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Dallas County Democrats Seek Light In Their Dark Night

Bill Zeeble
Dallas County Sheriff Lupe Valdez, in blue jacket and white shirt, finding some joy w/supporters at what was an otherwise bleak night for Democrats nationally.

Democrats gathered on election night hoping for a big Hillary Clinton win. As the night wore on however, those feelings faded.

Dallas County Democrats packed the big downtown Hyatt Regency ballroom. Early in the evening, Zulikha Hussain, who oversees Muslim outreach for the party, was optimistic about Clinton and the Democrats.

“I loved the way the Democratic Party embraced me, appreciated every culture, every religion, every socioeconomic difference,” Hussain said.

A few hours later, as Donald Trump’s Electoral College count grew, Hussain’s optimism dwindled.   

“I am scared for our country,” Hussain said. "For all of us that live here, not just Muslims alone. I’m scared for my future and I’m scared for the future of our children and grandchildren. I do not want him representing me, don’t want him representing any American. This is not what America is.”

She wasn’t the only one who turned tearful. Maryam Taeb found it hard to believe so many voters could overlook what she called Donald Trump’s character flaws, his many mistakes and misogyny.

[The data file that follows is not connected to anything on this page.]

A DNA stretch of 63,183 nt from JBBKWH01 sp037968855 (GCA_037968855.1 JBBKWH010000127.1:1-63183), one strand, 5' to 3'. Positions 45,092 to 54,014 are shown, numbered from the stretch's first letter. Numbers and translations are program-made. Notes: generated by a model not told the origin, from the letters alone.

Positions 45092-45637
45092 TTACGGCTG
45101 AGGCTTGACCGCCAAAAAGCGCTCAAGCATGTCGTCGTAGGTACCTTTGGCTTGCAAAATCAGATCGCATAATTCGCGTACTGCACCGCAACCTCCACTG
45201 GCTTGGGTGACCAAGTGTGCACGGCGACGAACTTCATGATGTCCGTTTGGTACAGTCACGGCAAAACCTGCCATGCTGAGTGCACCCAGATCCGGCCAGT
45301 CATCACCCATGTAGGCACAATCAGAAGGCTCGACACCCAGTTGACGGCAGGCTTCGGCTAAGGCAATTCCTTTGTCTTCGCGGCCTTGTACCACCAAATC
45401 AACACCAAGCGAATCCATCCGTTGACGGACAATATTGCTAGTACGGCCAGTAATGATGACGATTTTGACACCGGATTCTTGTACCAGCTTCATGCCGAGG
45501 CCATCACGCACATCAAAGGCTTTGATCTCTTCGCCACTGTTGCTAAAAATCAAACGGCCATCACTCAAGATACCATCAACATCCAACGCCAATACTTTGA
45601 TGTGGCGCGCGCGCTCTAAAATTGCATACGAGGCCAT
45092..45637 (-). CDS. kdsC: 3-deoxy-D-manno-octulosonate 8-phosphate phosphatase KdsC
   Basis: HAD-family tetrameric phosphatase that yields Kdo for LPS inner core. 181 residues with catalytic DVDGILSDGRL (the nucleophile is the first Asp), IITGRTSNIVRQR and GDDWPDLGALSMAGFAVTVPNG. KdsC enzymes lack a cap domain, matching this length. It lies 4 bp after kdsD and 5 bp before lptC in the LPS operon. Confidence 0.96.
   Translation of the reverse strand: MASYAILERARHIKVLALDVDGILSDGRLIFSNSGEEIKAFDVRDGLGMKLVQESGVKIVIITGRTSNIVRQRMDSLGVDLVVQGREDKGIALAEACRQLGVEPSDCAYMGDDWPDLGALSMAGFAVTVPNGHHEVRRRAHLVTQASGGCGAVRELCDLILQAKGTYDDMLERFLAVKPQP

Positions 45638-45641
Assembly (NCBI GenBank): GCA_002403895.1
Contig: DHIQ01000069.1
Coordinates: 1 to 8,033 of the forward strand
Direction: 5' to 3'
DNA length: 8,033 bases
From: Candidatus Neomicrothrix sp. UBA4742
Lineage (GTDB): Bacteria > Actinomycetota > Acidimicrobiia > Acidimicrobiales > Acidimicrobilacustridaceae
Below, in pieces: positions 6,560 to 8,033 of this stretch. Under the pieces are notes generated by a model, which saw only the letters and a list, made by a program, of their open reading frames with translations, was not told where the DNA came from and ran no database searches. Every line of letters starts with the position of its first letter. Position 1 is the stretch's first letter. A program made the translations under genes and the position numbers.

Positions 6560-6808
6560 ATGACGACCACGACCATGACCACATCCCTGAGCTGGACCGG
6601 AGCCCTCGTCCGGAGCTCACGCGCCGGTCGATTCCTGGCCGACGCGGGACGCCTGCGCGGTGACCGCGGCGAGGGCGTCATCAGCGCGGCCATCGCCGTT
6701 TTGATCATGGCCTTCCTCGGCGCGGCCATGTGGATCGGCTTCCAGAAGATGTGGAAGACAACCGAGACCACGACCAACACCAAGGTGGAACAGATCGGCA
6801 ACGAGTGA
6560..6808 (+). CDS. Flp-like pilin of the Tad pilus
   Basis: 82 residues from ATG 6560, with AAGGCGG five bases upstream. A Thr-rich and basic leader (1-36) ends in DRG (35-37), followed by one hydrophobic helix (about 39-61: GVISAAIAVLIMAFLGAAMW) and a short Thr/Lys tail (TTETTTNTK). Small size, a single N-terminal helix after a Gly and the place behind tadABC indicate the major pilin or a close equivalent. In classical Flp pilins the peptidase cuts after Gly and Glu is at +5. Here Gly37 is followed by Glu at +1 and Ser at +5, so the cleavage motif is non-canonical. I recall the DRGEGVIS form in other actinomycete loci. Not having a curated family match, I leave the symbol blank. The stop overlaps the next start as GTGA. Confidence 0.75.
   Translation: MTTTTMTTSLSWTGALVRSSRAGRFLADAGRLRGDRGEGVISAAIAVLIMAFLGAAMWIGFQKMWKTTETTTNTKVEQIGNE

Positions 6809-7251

“I can’t imagine that this could happen today, or that it could happen at all. I can’t imagine it could happen,” Taeb said.

As the night turned to early morning, Dallas Democrats could reflect on some bright spots. In the House District 107 race, Victoria Neave held a paper thin lead over incumbent Republican Kenneth Sheets. Both Democratic county commissioners held their seats, including John Wiley Price. Sheriff Lupe Valdez was re-elected with a 22-point lead.

“I took over a department that was a little embarrassing. It was was the shame of Texas,” Valdez said. “But now it’s changed quite a bit. I want to continue to be transparent, I want to continue to work at getting cameras. Right now none of our officers have them.”

Valdez said there’s plenty to work on in Dallas County no matter what happens on the national front. 

Bill Zeeble has been a full-time reporter at KERA since 1992, covering everything from medicine to the Mavericks and education to environmental issues.